Rip Van Winkle Returned

John Rogers American

On view at The Met Fifth Avenue in Gallery 736

Rogers secured national patronage through large sales and small profits, producing tinted plaster statuettes that were ubiquitous in late nineteenth-century middle-class homes. Popular mainly due to their storytelling qualities, some eighty thousand "Rogers Groups" were mass-produced and marketed through the sculptor’s New York studio showroom and mail-order catalogues. Rogers often drew on popular literature. In this work based on a short story by Washington Irving published in 1819, the Dutch American protagonist returns as an elderly man after a twenty-year sleep in the Catskill Mountains. Realistic anecdotal details include his tattered clothing, flowing beard, confused expression, and aged dog.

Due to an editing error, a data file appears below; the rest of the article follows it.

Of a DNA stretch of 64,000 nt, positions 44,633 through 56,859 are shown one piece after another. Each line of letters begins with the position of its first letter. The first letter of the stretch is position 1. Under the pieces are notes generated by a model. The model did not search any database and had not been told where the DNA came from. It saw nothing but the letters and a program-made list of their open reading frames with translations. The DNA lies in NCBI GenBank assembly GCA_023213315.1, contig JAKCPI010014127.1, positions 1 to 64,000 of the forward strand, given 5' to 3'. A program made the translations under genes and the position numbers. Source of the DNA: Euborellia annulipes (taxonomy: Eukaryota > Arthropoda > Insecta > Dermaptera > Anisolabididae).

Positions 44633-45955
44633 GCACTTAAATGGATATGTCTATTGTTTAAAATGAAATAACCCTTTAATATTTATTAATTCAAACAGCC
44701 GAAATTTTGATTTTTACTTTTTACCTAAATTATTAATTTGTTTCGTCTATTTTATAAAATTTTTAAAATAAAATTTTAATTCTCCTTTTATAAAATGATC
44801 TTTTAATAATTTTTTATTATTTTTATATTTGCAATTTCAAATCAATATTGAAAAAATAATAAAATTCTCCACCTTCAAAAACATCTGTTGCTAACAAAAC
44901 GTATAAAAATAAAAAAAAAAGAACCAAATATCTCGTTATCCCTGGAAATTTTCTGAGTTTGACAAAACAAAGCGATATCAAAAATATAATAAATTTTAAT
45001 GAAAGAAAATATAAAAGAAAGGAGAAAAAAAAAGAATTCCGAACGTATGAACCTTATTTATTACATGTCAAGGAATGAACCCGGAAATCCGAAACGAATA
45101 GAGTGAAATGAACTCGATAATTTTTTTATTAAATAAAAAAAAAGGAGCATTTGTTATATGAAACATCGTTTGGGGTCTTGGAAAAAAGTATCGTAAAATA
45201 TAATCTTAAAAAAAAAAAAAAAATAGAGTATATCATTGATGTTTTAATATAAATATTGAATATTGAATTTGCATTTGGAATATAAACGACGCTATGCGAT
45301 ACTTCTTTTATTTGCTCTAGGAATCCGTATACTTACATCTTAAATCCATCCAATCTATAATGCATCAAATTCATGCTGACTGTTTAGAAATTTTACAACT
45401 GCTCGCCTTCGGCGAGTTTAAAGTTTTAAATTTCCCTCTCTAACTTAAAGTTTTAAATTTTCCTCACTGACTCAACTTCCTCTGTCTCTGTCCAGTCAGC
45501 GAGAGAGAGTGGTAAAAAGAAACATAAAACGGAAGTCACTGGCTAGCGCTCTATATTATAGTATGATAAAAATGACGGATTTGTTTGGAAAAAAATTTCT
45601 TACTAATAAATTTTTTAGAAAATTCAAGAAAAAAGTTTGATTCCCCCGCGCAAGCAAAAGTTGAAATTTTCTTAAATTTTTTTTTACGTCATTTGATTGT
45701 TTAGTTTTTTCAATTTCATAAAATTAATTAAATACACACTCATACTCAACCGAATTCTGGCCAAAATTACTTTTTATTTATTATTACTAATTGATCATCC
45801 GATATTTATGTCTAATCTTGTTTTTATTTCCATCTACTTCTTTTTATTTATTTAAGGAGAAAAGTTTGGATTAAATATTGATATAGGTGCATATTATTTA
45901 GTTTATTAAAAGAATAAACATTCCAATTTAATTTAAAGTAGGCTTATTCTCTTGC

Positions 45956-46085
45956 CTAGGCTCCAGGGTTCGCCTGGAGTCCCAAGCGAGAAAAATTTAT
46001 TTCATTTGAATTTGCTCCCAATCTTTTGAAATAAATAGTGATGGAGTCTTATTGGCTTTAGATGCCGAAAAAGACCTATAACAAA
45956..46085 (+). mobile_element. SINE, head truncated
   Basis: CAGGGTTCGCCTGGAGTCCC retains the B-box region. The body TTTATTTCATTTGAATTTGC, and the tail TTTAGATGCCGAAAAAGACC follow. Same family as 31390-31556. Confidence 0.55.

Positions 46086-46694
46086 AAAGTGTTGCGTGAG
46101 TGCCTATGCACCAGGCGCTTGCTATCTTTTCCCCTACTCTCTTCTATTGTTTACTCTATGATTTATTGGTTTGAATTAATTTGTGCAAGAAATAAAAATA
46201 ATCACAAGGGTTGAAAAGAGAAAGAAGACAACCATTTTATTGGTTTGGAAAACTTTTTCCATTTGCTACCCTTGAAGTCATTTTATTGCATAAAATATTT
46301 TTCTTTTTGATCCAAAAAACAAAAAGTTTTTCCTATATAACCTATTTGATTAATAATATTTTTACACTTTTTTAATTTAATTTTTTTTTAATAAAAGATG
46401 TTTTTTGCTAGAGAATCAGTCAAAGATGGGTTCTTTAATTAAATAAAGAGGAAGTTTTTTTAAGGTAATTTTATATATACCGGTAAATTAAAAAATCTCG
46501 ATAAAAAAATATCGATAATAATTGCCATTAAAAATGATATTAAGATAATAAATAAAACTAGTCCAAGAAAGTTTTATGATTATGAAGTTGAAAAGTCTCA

Rip Van Winkle Returned, John Rogers (American, Salem, Massachusetts 1829–1904 New Canaan, Connecticut), Painted plaster, American

Due to rights restrictions, this image cannot be enlarged, viewed at full screen, or downloaded.

Open Access

As part of the Met's Open Access policy, you can freely copy, modify and distribute this image, even for commercial purposes.


Public domain data for this object can also be accessed using the Met's Open Access API.